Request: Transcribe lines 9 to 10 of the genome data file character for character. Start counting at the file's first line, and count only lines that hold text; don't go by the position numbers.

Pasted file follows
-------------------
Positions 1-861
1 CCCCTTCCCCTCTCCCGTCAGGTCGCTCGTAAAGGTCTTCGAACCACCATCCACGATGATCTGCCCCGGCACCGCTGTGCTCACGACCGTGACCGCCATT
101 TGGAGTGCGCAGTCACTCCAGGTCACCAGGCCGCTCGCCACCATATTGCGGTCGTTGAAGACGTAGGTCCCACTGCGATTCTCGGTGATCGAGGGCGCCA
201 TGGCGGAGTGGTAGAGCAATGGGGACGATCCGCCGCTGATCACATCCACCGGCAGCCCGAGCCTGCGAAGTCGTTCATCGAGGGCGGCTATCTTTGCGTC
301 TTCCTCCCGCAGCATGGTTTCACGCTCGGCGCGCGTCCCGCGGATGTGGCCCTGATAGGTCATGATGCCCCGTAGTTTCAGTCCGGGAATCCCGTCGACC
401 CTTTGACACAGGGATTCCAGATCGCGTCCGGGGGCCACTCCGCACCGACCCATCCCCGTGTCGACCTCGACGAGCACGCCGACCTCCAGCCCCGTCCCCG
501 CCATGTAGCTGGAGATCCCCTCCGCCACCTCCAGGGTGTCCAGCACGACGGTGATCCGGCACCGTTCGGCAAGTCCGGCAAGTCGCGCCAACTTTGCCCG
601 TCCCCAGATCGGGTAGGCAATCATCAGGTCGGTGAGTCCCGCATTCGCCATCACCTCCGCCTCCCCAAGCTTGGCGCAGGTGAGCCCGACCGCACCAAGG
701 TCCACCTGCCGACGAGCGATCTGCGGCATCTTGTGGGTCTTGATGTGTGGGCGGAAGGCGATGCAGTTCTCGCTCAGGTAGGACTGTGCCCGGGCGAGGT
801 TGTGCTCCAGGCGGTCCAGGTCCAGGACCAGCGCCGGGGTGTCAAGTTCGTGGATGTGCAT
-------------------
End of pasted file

701 TCCACCTGCCGACGAGCGATCTGCGGCATCTTGTGGGTCTTGATGTGTGGGCGGAAGGCGATGCAGTTCTCGCTCAGGTAGGACTGTGCCCGGGCGAGGT
801 TGTGCTCCAGGCGGTCCAGGTCCAGGACCAGCGCCGGGGTGTCAAGTTCGTGGATGTGCAT